Last month we celebrated Leo’s first birthday, and for the first time since I’ve been writing this blog I didn’t post here to mark it.
I could explain it away by saying we’ve been busy (true), happy (very true) and that I’ve been focusing on being present with my family instead of letting my brain go on holiday to creative, rewarding but very distant places. (Creativity is a wonderful thing, but too much and I start to drift and find myself daydreaming about amigurumi I don’t have time for, poetry I won’t write, and chord changes I’ll never play, and forgetting there’s a world outside our four walls.)
But the truth is I haven’t been able to confront my youngest son’s departure from babyhood. Writing about it would mean facing it and I haven’t been brave enough to do that.
Because we won’t be having any more children.
(That’s the first time I’ve committed it to writing.)
Leo’s birthday wasn’t just the anniversary of his arrival, it was a door we walked through, with our past making squishy babies on one side, and our future raising two strong, kind boys on the other. No more morning sickness, no more scans, no more lists of potential names. No more tiny newborn clothes. No more first cries, first cuddles, first baths. No more sons; never a daughter. No more tiny wrinkly fists wrapped round my finger.
It’s the right thing. It is.
Only I never fully realised how quickly the time would pass, and how short the baby years truly are. I dreamed of parenthood every day up until I held my firstborn in my arms, and that dream consisted mainly of the babies I’d press to my chest and soothe, of breathing in their milky newness. I only ever wanted to be a mother, to feel that moment of overwhelming love and know I’d give anything for the tiny person I’d created. Now all that I dreamed of for 28 years is over, and it didn’t last long enough. I never knew.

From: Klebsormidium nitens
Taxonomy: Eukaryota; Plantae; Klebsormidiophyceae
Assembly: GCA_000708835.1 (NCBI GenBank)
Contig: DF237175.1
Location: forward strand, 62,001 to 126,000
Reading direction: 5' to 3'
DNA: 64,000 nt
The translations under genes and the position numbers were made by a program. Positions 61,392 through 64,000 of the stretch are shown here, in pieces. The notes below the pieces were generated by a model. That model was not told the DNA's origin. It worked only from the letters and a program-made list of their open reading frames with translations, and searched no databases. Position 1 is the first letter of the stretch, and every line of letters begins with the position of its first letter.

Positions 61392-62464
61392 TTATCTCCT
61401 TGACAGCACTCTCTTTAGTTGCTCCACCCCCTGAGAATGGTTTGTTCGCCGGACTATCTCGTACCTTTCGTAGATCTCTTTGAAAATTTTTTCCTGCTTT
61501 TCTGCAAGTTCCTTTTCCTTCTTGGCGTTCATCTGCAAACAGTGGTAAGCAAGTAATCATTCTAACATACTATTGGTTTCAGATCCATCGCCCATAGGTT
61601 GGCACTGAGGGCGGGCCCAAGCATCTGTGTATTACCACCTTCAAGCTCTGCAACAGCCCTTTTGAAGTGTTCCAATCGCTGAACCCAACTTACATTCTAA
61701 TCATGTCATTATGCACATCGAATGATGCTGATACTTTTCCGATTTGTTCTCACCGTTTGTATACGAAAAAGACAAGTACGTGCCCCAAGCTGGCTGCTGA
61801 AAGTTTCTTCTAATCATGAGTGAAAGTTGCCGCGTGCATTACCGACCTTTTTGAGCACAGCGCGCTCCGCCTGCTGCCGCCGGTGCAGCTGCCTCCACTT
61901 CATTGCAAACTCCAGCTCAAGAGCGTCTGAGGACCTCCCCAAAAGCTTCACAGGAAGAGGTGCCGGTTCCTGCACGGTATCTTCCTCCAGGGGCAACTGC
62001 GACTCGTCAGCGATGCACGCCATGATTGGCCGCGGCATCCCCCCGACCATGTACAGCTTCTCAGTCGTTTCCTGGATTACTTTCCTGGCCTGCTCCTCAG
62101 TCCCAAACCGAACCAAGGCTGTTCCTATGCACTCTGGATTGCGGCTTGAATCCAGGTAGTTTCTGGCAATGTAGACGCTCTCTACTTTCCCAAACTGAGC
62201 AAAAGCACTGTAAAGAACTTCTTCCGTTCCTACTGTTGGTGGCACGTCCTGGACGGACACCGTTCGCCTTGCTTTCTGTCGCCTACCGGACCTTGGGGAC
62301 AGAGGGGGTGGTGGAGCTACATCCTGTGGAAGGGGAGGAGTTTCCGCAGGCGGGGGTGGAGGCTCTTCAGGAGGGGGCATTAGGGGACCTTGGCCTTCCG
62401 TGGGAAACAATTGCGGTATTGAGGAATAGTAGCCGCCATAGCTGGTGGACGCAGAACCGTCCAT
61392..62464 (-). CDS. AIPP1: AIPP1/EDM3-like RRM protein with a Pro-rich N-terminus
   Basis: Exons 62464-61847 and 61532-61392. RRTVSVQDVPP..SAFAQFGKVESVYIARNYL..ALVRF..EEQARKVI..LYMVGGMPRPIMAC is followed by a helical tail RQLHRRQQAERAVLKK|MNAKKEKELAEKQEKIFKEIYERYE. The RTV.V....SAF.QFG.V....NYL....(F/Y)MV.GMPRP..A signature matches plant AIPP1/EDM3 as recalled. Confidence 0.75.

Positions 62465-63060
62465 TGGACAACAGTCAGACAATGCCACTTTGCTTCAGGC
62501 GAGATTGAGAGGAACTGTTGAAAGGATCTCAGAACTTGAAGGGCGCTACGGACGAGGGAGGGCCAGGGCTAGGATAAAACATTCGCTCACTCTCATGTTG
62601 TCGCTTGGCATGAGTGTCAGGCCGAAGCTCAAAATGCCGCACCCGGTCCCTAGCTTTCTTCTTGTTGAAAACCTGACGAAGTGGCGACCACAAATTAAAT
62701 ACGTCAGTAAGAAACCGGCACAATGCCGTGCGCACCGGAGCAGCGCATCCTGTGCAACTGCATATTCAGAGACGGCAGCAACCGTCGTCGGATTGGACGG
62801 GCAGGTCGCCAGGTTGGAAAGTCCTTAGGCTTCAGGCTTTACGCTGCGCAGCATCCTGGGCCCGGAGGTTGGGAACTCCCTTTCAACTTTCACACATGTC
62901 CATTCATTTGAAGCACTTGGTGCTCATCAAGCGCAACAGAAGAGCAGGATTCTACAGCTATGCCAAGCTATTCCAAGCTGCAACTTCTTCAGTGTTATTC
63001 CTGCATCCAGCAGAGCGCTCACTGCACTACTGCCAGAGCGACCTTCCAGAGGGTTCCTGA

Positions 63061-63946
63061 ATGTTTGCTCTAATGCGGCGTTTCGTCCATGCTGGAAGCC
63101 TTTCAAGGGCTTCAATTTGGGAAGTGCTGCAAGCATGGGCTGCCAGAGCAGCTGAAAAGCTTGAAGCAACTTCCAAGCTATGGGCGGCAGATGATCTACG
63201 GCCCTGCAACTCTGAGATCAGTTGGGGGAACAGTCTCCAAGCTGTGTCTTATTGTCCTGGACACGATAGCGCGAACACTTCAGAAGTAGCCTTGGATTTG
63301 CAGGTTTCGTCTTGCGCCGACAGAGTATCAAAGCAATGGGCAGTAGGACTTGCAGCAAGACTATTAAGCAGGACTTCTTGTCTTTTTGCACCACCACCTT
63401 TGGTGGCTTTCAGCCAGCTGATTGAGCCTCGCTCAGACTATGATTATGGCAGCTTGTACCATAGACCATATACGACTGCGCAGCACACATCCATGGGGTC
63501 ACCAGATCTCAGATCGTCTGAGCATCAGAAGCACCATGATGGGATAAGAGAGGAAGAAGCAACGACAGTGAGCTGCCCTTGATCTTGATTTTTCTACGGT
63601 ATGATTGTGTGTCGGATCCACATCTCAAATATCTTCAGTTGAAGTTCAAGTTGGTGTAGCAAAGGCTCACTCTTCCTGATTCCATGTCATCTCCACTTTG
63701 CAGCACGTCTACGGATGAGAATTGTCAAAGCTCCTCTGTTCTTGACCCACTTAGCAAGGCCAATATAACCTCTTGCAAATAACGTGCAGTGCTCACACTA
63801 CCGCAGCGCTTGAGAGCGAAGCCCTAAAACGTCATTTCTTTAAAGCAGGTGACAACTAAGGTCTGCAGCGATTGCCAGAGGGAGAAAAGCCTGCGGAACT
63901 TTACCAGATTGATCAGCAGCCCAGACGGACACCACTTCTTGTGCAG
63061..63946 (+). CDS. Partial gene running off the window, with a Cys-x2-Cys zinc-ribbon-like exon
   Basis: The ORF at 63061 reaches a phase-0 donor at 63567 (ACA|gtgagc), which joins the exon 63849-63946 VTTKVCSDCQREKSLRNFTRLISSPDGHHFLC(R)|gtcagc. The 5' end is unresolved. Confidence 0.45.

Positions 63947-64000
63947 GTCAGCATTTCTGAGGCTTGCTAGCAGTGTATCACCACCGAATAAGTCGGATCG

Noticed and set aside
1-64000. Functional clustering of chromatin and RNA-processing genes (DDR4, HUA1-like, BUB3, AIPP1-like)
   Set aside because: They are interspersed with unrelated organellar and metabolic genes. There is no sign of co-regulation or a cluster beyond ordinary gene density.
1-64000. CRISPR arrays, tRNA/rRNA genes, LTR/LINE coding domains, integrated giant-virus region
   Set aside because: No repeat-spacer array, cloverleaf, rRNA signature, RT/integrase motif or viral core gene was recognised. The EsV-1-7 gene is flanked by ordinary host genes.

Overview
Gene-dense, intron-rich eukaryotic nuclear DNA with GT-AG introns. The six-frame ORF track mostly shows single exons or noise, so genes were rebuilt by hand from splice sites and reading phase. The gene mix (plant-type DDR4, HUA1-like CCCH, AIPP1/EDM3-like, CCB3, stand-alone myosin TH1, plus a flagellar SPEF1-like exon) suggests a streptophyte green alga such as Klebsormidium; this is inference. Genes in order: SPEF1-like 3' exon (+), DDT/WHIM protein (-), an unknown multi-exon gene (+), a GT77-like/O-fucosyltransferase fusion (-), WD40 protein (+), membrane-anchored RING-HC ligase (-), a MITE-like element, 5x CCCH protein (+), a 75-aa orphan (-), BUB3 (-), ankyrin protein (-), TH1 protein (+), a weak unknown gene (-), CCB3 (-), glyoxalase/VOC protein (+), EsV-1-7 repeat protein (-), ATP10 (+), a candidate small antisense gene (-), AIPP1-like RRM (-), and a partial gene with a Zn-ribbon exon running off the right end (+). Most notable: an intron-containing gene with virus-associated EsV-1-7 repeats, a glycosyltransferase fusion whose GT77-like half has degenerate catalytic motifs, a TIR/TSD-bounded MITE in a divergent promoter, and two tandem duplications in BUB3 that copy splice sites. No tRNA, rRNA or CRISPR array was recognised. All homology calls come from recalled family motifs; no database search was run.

But of course it isn’t really over. I wake up every day and I’m still a mother, and I still spend my days kissing, soothing, feeding, loving. I just understand better how fast the rest will disappear too. And it’s absolutely terrifying.
Terrifying and exciting, and so very very precious. I have so much to look forward to, and a greater appreciation for it because I know that sooner than I can imagine I’ll be older, greyer, and a proud mum to two beautiful young men.
I’ll be overjoyed to meet them – but I can definitely wait, as long as I can make it last.
Meanwhile, to my youngest son, my little lion –
The first year of your life was one of the hardest of mine, but also the most rewarding and bright. You make everything around you shine. I see so much of myself in you but also a fire and mischief of your own. I’m your favourite person in the world, and I promise never to take that wonderful gift for granted as long as I have it. Thank you for making my heart whole and completing our family, and bringing so much laughter to our home. I love you more than you could ever know – it’s not your job to, you just carry on being you. Keep smiling and keep shining (but try not to pull your brother’s hair). Here’s to another year of you, beautiful boy. ❤